What is interesting is the path Manchester Metrolink LRT first used. Cheap abandoned railway lines with small street running sections to major railway stations. Then smaller disused railway lines and longer median surface roadway sections. Then in the last phase of lines small sections or almost no abandoned railway lines with a huge variety of roadway medians, side lane rights of way, private rights of way beside roadways, then and only then above grade concrete rights of way. The current line under construction costs £350,000,000 ($625,000,000 CAD) for 5.6 km. The right of way changes to 8 different types over that short distance and ends in a station located in the parking lot of the UK’s largest indoor shopping mall. It also required the rebuilding of a section of motorway (expressway), something Manchester is known for. The line includes the cost of a massive station at Old Trafford Park, this is the location of the 75,000 seat stadium which is the home to the world famous Manchester United Football team.

    The high cost of this line almost £62.5 million per km or $112 miĺlion (CAD) per km, yes this is high cost for them, the complete lack of any large sections of remaining abandoned railway right of way, the need to change the form of the LRT right of way every 300 or so metres and the wish to not have to move entire roads and bridges to build future LRT lines has meant existing underused railway lines needed to be considered. Thus Tram-Trains are now being seriously considered.

    The 3 pathfinder Tram-Train routes are a combined length of about 22 km, with another 70 km of Tram-Train route being planned after that and another 15 km of standard LRT routes means about 107 km of LRT right of way built in the next 15 years for about $5.5-$7.5 Billion (CAD) . They have already built about 65km of LRT right of way in the last 15 years for about $3.4 Billion (CAD). Currently, they have built an LRT network of 97 km since the first line opened in 1992. There running total in cost is about 80% of what Vancouver has spent on the running total for the Skytrain Network. Keep in mind for $7.0-$7.5 Billion CAD your are getting 12.5 km -13 km of Skytrain under Broadway for $500 million more they’re getting 107 km of service. This is why Tram-Train is so seriously being looked at by many Transit Agencies worldwide.

    To be fair, each of their 7 lines have a 5-6 minute peak hour service frequency, 10-12 minutes off peak however, this means the 2 sets of combined common tracks in the core areas of the city have a train coming every 1-2 minutes during the peak hours, which is very useful if your travelling short distances or are traveling to 1 of their 3 major railway stations and their extremely frequent local commuter routes. Spending less than Vancouver they have built a enormous network of 7 lines over 97 km, which could double in mileage during the next 15 years to a network of over 200 km spread over as many as 13 possible lines. With that kind of coverage 5 to 6 minute waits between trains are fine!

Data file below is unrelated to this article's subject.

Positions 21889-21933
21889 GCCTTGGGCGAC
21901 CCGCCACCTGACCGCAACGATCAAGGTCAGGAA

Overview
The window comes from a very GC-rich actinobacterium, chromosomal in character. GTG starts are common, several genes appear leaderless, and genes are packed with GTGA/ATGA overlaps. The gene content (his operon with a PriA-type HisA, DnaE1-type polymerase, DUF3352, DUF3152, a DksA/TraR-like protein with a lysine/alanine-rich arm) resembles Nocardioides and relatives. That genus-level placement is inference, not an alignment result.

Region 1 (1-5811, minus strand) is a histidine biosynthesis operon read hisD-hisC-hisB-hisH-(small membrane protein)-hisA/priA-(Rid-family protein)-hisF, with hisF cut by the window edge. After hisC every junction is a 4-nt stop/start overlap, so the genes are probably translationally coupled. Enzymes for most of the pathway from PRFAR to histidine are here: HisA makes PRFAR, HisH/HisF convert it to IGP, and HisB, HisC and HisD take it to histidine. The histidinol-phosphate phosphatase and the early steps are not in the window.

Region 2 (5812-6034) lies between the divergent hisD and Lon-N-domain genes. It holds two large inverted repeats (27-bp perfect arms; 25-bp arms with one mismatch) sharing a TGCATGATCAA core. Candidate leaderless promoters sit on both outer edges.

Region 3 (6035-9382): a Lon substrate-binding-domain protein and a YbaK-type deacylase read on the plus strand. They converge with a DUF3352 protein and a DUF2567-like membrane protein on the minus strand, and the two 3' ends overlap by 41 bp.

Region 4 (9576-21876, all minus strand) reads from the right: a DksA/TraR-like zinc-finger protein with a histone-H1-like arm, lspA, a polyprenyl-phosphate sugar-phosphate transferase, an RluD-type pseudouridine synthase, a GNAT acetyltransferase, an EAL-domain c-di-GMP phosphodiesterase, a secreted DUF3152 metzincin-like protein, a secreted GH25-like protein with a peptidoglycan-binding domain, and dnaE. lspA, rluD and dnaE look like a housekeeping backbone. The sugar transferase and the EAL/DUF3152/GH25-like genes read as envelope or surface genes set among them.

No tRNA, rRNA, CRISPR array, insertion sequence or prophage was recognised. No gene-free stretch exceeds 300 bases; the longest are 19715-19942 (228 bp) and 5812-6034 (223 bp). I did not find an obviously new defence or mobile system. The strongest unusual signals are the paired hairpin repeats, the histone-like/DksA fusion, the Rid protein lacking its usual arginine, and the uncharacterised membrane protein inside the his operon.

3. Haveacow says:

    Currently Manchester’s Airport is served not only by the LRT but their mainline commuter/Regonal railway network as well. The HS2 Program or High Speed Network Expansion #2 Program will link Manchester’s Piccadilly Station, Manchester Airport, Birmingham’s main railway station and airport to London with High Speed Trains. A concurrent program of regional railway service expansion will mean a doubling of train service between Liverpool through Manchester and Leeds to York ovrr ghe next decade.

    This LRT expansion with improved connections to regional transport hubs has had a hidden bonus for Manchester. During 2015-2016, I was hired by the NHL to look at Manchester being included in possible European expansion of the NHL.

    The M.E.N. Arena (Manchester Evening Newspaper) which is the largest NHL compatible arena in the UK with an attedance capacity of 18500 for hockey games, already holds Manchester’s Hockey Team in the British Premier Hockey League and is located right beside Manchester’s Victoria Railway Station, the second busiest railway station in the region.

    The station had just undergone a transformation in 2015 turning what was considered the worst railway station in the UK in both looks and function, into a stunning example of modern transportation architecture. Railway platforms were improved and the LRT stop inside the station got a massive 3 track two platform capacity improvement. Longer, wider platforms and a desperately needed 3rd track, not only allows more LRT lines to service the station but allows an easy 30-45 second, no stairs walk to the station’s regoonal/commuter stub tracks. A new walkway gives easy connections to the station’s through track area and high capacity pedestrian link to the MEN Arena. The arena’s structure is incorporated into the through track portion of the railway station.

    With 2 interested, heavily pocketed ownership groups interested in NHL expansion in Manchester, it is more than likely to be in the first group of European cities when European expansion happens in 10-15 years. With 3 miĺlion people in the greater Manchester area and good level of existing hockey interest as well as an existing arena located beside a hub of railway and LRT service. It was an easy yes. Both ownership groups each either own outright or share control of an existing British Premiership Football team. Representatives of both groups told me (independent of each other) when I was preparing the final report that, even the most expensive NHL team is a virtual bargain in costs compared to owning and running British Premiership Football teams.